2010 Tokyo Marathon by Kuniko Noguchi

05 Mar 2010 11:04 PM | Deleted user

2010 Tokyo Marathon

Sunday, February 28---It was rainy and the cold weather returned after we had started to see the signs of spring approaching in previous days.  Rain was not welcome, especially for those who wanted to make their efforts bear fruit on the day.  It was Tokyo Marathon race day!

Nippon Television was broadcasting the Tokyo Marathon race live from 9am onwards and, like the Olympic Games marathon or Hakone marathon relay, they were exclusively covering the leading group which left the rest far behind.  It is interesting to watch these elite athletes running, but there is another way to enjoy the Tokyo Marathon.  So I decided to see ‘the real Tokyo Marathon’ and rushed to the race course!


IMG_0881.JPGI arrived at Nihonbashi, which was around the 30 km point.  It was drizzling and some runners were starting to show fatigue.  This was the third time I had gone to watch the Tokyo Marathon, and I had noticed that from this 30 km point onward it becomes challenging for most of the runners, and even those who responded to the cheers of spectators at Ginza seemed to want to save energy for the rest of the course.  I noticed some people starting to walk for a while, going down to the toilets of the subway stations to ease some discomfort, as in this area particularly, aid stations were busy and bustling to ease the runners’ fatigue.  The stream of runners were grabbing snacks and drinks as they passed, and so the volunteers were kept busy putting chocolates in the trays, passing drinks to runners, and even peeling bananas to make it easier for participants to eat them!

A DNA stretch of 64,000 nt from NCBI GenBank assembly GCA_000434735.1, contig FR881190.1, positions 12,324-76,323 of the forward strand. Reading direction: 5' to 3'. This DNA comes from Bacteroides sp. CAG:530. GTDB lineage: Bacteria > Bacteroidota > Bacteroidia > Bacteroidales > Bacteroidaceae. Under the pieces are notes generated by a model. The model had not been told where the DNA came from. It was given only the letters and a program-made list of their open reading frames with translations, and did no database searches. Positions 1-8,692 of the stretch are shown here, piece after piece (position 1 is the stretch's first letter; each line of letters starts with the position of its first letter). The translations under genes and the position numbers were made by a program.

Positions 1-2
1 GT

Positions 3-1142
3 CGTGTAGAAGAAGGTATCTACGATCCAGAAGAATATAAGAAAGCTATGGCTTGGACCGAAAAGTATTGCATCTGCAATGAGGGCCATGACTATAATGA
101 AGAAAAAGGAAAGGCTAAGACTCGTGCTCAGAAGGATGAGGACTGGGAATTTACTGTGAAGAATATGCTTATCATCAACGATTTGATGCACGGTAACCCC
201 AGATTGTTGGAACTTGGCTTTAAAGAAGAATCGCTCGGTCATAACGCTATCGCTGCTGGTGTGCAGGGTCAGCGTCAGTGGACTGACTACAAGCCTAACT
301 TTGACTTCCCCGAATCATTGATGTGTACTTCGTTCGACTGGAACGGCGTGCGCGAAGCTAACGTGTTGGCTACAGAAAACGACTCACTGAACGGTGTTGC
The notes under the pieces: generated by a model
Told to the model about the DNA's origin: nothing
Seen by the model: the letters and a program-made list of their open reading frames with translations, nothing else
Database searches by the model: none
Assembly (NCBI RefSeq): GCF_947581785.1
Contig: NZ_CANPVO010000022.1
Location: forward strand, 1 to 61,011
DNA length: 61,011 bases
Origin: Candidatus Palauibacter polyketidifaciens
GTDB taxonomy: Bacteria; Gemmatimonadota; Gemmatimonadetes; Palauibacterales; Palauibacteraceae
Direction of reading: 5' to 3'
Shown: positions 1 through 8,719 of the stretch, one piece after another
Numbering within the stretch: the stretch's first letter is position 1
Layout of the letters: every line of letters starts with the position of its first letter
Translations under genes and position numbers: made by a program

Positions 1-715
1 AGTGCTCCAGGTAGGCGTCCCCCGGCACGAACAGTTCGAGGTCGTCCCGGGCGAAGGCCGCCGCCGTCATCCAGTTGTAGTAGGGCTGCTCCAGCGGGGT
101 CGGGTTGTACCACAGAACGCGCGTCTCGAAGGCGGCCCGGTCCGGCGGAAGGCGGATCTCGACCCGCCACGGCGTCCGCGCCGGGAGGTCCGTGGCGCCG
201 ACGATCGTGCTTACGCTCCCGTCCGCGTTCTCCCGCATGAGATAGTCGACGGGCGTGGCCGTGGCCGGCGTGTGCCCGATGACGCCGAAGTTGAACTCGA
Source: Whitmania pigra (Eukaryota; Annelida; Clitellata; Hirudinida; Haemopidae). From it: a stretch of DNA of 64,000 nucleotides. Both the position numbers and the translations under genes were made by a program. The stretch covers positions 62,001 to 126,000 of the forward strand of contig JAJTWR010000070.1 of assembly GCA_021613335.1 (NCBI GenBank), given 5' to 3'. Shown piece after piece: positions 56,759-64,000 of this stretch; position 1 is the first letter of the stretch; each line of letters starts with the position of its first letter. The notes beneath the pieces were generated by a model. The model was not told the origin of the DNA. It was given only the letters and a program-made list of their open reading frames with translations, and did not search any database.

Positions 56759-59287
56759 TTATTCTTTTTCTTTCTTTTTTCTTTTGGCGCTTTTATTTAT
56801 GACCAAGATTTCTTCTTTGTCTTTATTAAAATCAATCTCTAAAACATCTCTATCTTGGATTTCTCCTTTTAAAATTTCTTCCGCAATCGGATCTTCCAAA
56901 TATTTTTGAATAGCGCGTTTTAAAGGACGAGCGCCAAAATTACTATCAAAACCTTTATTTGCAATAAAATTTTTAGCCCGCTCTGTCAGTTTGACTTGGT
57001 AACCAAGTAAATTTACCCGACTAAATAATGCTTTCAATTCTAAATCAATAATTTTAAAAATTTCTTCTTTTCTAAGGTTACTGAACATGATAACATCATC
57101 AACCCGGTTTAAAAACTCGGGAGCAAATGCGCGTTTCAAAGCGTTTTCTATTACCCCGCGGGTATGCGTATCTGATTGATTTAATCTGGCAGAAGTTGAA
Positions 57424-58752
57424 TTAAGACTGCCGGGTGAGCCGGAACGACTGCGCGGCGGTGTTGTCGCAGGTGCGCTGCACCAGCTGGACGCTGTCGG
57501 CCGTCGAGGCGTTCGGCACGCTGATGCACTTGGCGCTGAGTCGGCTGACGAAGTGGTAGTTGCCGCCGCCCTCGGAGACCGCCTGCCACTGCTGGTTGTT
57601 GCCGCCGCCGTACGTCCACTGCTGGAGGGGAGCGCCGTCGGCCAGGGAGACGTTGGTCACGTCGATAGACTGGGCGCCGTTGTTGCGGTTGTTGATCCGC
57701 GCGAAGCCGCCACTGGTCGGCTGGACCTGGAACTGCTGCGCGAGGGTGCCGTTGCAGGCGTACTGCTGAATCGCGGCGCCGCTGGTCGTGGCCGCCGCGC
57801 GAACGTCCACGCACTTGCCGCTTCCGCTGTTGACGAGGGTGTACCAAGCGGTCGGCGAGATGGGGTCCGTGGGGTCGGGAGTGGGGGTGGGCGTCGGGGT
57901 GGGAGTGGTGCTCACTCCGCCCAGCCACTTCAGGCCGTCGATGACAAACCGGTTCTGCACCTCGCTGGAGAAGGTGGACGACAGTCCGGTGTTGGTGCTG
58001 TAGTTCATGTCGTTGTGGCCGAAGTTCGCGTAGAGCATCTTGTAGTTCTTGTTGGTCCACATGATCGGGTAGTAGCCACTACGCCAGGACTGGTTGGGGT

It was interesting to see ordinary runners striving for a best time, to which we were easily able to relate, but there is more to it than just the running.  It was hilarious to see some runners wearing peculiar costumes, and every year we see Super Mario, cartoon characters, samurai, and others that are ‘unclassifiable’. This year a Japanese girl-group dressed like Michael Jackson added to what struck me as fancy dress parade.  Moreover, if you are media-savvy you can also spot celebrities in the crowd such as Japanese comedians, actresses and high-profile politicians such as the governor of Miyazaki (a former comedian) and Muneo Suzuki, an LDP politician.  Furthermore, if you are really lucky, you might spot Michael, the president of Australia Society as well!

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The snowy rain and low temperature of 5 degrees in the morning made the 2010 Tokyo Marathon more challenging for everyone but, nevertheless, the overall result was a good turnout.  Out of 32,080 starters 30,182 runners finished the full marathon (94.1%), and of all the disabled runners entering 100% finished.  With the number of applicants increasing every year, there were 311,441 applicants in total for both full and 10 km marathons this year and draw ratio was around 8.9 times.  With the increasing interest in running in Japan, the Tokyo Marathon is likely to be more spectacular next year!





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